Šųkjąksépka Black Wolf
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Šųkjąksépka Black Wolf (abt. 1785 - abt. 1847)

Šųkjąksépka Black Wolf
Born about in Wisconsinmap
Son of and [mother unknown]
[spouse(s) unknown]
Died about in Portage, Columbia, Wisconsin, United Statesmap
Profile last modified | Created 19 Dec 2019
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Šųkjąksépka Black Wolf is a part of Wisconsin history.
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Šųkjąksépka Black Wolf was a Native American and member of the Ho-Chunk tribe.
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Šųkjąksépka Black Wolf is Notable.

Contents

Biography

Name

"Black Wolf" in Hocąk is Šųkjąksépka, which is from šųkjąk, "wolf" (< šųk, "canine, dog" and jąk, cąk, a superlative); sep, "black, dark"; and -ka, a definite article suffix used in personal names. The name is usually associated with the Wolf Clan. However, Lurie remarks (Check List, 57, #22), "Although the name may also be found in the Wolf Clan, this individual is recalled as a member of the Bear Clan." Proof of this may be seen in the name of his son, Mąną́pĕnįka, "Little Soldier," soldiers being the mąną́pĕ or police, whose office was the exclusive function of the Bear Clan. The Wolf and Bear were friendship clans.

Lineage

Spoon Decorah said, “Black Wolf was the uncle of Gray Eagle’s Eye, my present squaw; Dandy was her cousin …” (Narrative, 451-452)

Appearance

Juliette Kinzie in her Wau Bun (73-74) says, "There was Black-Wolf, whose lowering, surly face was well described by his name. The fierce expression of his countenance was greatly heightened by the masses of heavy black hair hanging round it, quite contrary to the usual fashion among the Winnebagoes. They, for the most part, remove a portion of their hair, the remainder of which is drawn to the back of the head, clubbed and ornamented with beads, ribbons, cock's feathers, or, if they are so entitled, an eagle's feather for every scalp taken from an enemy."

Life Events

Black Wolf was a large man and rose to the rank of War Chief. He fought on the side of the British and was at Mackinac and Prairie du Chien in the War of 1812. (Lawson, 66) He was one of four chiefs, accompanied by 40 warriors who appeared in the peace negotiations between the British and Americans at Mackinac on June 3, 1815. (Papers, 142)

Residence

His village was located seven miles south of Oshkosh on the shore of Lake Winnebago. (Grignon, 208, 288) The village had only about 40 lodges. In 1832, Kinzie (Rolls, #33, Black Wolf's Village) records that his village had 192 souls. Black Wolf himself had a family of 22 (5 men, 1 woman, and 11 children). His village had been located at this site since 1816 (Radin, 51), and Hocąk campfires were seen there as late as 1846.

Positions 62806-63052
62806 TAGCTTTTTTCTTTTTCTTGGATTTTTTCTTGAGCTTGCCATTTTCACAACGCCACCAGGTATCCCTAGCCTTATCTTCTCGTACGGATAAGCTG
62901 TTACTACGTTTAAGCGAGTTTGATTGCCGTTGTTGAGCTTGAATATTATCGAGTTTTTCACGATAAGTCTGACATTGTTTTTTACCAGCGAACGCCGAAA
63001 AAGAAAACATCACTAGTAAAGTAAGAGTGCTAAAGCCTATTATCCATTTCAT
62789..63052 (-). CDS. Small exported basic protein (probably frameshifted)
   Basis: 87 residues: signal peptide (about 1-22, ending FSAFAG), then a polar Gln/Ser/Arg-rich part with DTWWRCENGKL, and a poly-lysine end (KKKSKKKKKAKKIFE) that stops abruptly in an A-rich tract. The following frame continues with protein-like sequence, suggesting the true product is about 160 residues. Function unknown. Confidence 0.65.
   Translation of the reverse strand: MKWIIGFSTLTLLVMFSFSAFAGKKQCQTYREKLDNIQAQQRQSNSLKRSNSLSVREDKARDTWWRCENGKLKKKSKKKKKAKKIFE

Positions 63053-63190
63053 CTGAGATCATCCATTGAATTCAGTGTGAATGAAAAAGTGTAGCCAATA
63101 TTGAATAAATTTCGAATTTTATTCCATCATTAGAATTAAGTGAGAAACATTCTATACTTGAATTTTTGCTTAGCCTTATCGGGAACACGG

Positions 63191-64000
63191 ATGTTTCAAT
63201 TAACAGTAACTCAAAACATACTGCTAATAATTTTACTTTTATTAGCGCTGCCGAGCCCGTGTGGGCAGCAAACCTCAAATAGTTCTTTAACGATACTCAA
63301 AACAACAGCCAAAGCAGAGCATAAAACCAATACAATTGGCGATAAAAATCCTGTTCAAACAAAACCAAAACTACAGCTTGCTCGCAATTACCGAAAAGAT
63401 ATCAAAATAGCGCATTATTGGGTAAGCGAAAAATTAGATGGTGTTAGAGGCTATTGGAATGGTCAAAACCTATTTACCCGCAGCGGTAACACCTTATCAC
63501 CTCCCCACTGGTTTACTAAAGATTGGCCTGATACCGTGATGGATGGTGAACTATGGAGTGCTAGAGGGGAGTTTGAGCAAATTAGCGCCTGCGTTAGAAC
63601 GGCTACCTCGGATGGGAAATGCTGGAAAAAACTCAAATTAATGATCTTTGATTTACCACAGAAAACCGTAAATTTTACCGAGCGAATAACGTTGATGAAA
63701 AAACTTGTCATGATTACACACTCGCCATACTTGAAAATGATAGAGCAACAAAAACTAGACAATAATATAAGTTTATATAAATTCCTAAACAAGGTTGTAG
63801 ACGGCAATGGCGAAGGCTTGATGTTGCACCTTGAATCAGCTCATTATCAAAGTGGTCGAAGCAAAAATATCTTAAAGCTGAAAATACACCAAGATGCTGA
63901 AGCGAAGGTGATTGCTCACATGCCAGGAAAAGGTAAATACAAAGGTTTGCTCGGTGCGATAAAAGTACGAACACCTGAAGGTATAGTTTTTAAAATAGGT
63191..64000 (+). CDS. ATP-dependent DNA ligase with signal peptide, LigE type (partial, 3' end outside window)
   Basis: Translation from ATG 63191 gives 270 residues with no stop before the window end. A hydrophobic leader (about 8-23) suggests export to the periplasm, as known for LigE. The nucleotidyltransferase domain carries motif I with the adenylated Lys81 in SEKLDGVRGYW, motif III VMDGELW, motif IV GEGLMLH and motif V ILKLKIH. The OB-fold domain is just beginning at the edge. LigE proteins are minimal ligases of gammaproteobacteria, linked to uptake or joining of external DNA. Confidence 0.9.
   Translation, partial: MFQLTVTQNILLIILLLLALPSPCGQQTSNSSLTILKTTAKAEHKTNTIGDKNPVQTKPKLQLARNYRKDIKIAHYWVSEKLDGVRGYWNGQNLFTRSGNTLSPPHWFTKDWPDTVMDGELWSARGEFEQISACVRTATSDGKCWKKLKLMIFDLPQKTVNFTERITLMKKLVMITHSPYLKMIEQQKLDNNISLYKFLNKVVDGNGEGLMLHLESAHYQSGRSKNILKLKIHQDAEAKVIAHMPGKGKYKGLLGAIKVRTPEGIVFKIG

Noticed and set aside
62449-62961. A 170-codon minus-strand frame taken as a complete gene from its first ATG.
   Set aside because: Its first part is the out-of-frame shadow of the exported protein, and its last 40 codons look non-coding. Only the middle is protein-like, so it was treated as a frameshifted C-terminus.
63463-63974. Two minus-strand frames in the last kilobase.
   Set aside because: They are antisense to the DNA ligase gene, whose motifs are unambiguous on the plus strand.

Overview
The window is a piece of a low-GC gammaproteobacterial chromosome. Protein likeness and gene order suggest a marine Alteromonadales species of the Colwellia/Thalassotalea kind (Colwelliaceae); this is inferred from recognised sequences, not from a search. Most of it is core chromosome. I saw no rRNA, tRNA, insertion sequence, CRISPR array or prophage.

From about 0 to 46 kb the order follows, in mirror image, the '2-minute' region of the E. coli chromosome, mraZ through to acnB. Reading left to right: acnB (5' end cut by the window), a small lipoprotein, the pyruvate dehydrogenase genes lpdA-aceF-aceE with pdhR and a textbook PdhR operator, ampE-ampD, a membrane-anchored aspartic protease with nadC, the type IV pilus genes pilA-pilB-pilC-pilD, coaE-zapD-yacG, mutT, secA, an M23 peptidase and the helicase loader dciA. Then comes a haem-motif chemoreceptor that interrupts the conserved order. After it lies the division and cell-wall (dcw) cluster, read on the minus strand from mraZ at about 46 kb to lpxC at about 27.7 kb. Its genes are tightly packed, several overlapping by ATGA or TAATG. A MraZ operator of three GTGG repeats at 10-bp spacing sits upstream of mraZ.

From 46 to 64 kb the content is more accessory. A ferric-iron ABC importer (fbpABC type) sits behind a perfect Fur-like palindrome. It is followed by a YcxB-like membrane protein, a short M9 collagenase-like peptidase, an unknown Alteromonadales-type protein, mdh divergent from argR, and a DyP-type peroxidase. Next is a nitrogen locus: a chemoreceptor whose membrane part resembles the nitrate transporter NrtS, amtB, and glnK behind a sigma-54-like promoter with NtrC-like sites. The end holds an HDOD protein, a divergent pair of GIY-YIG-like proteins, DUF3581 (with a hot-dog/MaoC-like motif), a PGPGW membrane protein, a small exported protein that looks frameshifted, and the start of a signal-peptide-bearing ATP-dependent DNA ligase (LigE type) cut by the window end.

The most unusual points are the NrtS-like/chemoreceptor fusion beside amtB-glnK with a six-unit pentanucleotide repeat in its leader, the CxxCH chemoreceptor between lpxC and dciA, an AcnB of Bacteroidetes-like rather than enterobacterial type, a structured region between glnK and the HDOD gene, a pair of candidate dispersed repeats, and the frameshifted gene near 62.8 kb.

Death

He is believed to have died at Portage in 1847. (Jipson, 239)

Place Name Memorials

Black Wolf is still remembered in "Black Wolf Point" (43°55'39.0"N 88°28'17.0"W) and the town of Black Wolf.

Sources

  • Nancy Oestreich Lurie, "A Check List of Treaty Signers by Clan Affiliation," Journal of the Wisconsin Indians Research Institute, 2, #1 (June, 1966): 50-73.
  • Juliette Augusta McGill Kinzie, Wau-Bun, The "Early Day" in the North-west (Chicago & New York: Rand, McNally & Company, 1873 [1856]).
  • Augustin Grignon, "Seventy-Two Years’ Recollections of Wisconsin," Collections of the State Historical Society of Wisconsin, III (1857): 295 [208, 288].
  • Spoon Decorah, "The Narrative of Spoon Decorah," in an Interview with Reuben Gold Thwaites, Wisconsin Historical Collections, XIII (1895): 448-462.
  • Publius V. Lawson, "Summary of the Archaeology of Winnebago County, Wisconsin", The Wisconsin Archeologist, Volume 2, #2-3 (Jan.-April, 1903): 40-85 [66].
  • "Papers of Capt. T. G. Anderson, British Indian Agent," Wisconsin Historical Collections, X (1888): 142-149 [142].
  • Norton William Jipson, Story of the Winnebagoes (Chicago: The Chicago Historical Society, 1923). This is an unpublished typescript.
  • Paul Radin, The Winnebago Tribe (Washington: U. S. Government Printing Office, 1923).


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